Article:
- Apple and Google have announced slight changes to their new coronvirus tracker
- The two had previously joined hands to track coronavirus cases
- The service has now been announced to be completely opt-in
Tech giants Google and Apple recently joined hands to tackle the spread of the COVID-19 pandemic. Earlier in the month, the two had announced plans to roll-out a program for contact tracing of coronavirus patients. But two weeks after the floating the proposal, the companies have now revised their plans and made some important clarifications about their proposal.
The Bluetooth technology-based contact tracing program which has been in the works for a little over a month was initially announced to help inform users if they had come in contact with someone diagnosed with the coronavirus over a period of 14-days. At the time of the initial announcement, both the companies had promised to build the tech with the privacy and security of users in mind.
Yet, faced with persistent questions over the infringement of the same, the companies have now revised their proposal for the program a little, with Apple saying the changes were introduced as a result of feedback both companies had received about the program. To further stop the spread of fake information about the tech, the two companies have also released a "Frequently Asked Questions" page that answers the basic questions about the initiative.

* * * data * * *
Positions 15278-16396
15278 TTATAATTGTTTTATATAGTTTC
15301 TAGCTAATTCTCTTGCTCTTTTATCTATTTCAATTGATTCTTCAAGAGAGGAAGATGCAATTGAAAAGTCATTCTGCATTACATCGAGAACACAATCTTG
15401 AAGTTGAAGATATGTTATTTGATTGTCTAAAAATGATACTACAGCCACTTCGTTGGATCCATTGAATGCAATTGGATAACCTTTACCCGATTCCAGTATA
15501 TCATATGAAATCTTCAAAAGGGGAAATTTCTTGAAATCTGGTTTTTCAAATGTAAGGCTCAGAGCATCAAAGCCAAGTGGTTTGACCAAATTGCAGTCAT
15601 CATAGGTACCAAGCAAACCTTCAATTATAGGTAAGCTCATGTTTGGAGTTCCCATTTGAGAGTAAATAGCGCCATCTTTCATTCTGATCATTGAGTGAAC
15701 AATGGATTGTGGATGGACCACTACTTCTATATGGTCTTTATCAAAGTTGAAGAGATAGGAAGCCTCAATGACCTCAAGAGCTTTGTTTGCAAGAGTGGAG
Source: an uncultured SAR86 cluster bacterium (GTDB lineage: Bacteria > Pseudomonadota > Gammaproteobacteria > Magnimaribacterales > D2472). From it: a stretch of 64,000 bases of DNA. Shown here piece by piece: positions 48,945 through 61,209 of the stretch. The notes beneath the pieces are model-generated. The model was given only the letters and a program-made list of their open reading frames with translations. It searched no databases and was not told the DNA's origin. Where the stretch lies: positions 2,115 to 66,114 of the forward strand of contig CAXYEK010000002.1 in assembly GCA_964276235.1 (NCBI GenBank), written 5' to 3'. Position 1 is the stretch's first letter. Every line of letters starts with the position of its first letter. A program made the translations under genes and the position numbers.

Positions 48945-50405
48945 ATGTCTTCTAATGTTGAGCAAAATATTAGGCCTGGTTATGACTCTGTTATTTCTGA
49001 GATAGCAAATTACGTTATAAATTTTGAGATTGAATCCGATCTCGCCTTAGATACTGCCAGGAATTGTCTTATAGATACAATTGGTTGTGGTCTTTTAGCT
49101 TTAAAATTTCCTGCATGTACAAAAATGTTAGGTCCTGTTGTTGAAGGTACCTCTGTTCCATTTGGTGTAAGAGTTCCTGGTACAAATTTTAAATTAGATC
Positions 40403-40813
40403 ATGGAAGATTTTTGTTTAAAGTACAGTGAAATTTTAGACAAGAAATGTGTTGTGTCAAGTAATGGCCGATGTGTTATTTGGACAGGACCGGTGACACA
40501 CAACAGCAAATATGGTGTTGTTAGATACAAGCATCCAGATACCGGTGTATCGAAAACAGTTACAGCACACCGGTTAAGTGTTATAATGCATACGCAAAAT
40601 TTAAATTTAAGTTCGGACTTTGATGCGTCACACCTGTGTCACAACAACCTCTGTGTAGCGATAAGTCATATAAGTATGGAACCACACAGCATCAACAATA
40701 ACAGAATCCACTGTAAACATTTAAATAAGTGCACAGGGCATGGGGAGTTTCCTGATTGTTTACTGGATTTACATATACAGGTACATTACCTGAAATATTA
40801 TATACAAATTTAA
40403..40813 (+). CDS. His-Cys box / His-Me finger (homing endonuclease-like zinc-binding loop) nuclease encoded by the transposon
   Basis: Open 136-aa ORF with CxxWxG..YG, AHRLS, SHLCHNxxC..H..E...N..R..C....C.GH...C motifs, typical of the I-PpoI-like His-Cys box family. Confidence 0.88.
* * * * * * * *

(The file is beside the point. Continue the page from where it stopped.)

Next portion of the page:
Addressing privacy concerns
With a number of users raising privacy concerns about the program, the company's have also confirmed that this service will be disabled once the outbreak has been sufficiently contained and have confirmed that they are also changing the terminology and are moving away from calling it "contact tracing," to alleviate privacy concerns. Instead, they're calling this system "exposure notification," to emphasizing that the program is "privacy-preserving."
While Apple and Google have promised to shut down the system -- including the application programming interface built to work with public health apps -- when the coronavirus crisis passes, it will be interesting to see how and when it will do so.
The companies have also announced better encryption specifications for the cross-platform service, with daily tracing keys now announced to be randomly generated rather than mathematically derived from a user's private key. In theory, this should prove to be an upgrade over the old encryption protocol where certain attacks might be able to link mathematically derived keys with a particular user.
Crucially, the companies have also announced that the service will be opt-in, and won't be turned on by default. They have also promised the roll-out of programing tools to developers in mid-May, which would then allow health authorities to build apps based on this new service.